Thursday, February 7, 2013

An incorrigible detective

Flavia de Luce is a normal 11 year-old living in England in the 1950s. She is tormented by her older sisters, in need of a mother, virtually ignored by everyone else, misunderstood, bright, and a legend in her own mind.

And she is an amateur chemist,

who lives with her Father (an ardent stamp collector) and two sisters (the aforementioned persecutors) in an ancient Victorian house,

and she has a passion for poisons,

and the habit of discovering dead bodies (no, they are not connected to her love of poisons—the worst she uses that for is to add the occasional skin irritant to her sister’s makeup kits).

Ok, so maybe she isn’t quite normal. But she wouldn’t have it any other way.

We first meet Miss de Luce in The Sweetness at the Bottom of the Pie, blindfolded and locked in a closet. How she got there, and how she escapes, are matters beyond the scope of this review. Needless to say, she does.

Only to discover a corpse in the cucumber patch, of all places.

She then strikes up a friendly rivalry with the local police Inspector Hewett, each trying to solve the case first. As the new corpse is tied to an old one, the case gets beyond what anyone initially imagined. (Were Inspector Hewett to be asked about the “rivalry,” he would likely wryly grin and characterize it as Miss de Luce getting in the way of the investigation. So it’s probably best we didn’t ask him.)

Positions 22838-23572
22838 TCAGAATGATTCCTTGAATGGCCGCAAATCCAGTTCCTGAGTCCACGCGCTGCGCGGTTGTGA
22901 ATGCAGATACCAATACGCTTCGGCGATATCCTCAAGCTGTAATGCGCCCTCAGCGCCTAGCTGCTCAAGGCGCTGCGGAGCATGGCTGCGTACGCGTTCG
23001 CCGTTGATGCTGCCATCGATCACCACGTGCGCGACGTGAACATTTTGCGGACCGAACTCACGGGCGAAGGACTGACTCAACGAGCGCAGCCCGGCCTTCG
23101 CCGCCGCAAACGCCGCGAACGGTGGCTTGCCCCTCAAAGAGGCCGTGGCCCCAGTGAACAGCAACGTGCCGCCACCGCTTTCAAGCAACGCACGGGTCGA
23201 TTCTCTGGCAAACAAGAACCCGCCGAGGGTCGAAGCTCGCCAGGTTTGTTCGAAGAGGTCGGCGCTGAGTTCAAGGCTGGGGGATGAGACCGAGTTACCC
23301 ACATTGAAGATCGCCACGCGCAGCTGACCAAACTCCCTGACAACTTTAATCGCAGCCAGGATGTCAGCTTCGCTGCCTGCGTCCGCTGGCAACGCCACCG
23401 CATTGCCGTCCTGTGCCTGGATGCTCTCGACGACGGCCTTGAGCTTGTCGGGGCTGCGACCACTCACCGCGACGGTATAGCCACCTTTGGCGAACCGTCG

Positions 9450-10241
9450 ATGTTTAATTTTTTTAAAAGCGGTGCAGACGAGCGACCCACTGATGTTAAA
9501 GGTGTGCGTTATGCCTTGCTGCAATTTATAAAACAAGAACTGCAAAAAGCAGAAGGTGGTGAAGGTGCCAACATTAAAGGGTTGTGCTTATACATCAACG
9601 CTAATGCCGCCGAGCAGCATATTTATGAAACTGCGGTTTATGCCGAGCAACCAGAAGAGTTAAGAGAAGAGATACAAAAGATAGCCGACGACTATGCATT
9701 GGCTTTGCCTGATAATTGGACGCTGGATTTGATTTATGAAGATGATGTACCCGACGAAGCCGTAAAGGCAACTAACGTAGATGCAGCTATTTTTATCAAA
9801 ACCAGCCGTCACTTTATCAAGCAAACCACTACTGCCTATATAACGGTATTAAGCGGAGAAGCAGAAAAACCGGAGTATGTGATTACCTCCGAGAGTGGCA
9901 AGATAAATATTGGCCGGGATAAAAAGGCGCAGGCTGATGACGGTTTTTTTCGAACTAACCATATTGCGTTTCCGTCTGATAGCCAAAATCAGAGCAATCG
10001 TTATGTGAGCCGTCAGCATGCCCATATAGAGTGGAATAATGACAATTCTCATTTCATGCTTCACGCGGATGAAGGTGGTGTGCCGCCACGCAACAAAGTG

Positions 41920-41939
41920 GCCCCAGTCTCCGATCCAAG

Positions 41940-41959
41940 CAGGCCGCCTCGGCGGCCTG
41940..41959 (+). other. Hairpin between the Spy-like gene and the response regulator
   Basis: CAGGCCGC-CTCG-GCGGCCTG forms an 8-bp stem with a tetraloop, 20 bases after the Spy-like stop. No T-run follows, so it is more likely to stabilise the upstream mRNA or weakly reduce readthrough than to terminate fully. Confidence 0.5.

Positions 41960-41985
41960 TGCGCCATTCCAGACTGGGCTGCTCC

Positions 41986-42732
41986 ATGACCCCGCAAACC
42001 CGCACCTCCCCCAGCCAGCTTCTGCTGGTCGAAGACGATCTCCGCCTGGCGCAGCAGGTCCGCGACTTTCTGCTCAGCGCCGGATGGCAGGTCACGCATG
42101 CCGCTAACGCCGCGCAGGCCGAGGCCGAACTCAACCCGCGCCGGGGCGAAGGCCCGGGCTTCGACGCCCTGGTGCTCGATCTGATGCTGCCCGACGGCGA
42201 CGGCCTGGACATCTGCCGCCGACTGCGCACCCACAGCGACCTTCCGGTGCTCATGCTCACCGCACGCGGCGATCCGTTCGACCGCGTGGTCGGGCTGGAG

But then, Flavia has always been like that. The author Alan Bradley describes her thus:

"Like Athena, who sprang fully formed and fully armed from the brow of Zeus, Flavia simply appeared," the author says, speaking from his home in British Columbia. "She walked onto the page of another book I was writing, and simply hijacked the story. I had no idea who she was or where she came from, and because of that, I resisted her. It took Flavia a while to make me shut up and listen." 
More than hijacking the story, Flavia eventually forced the abandonment of the project. 
"I was working on another book set in the 50s about this young woman broadcaster on an exchange programme. I was well into it - about three or four  chapters - and as I introduced a main character, another detective, there was a point were he was required to go to a country house and interview this colonel," Bradley recalls. 
"I got him up to the driveway and there was this girl sat on a camp stool doing something with a notebook and a pencil and he stopped and asked her what she was going and she said 'writing down number plates' and he said 'well there can't many in such a place' and she said, 'well I have your's'. I came to  a stop. I had no idea who this girl was and where she came from, and I couldn’t get past that point until I sorted out who she was."
The author is now five books in with one more scheduled, and I’m still not sure he has sorted out exactly who this utterly precocious and incorrigible heroine is. Nor am I sure it’s even possible.
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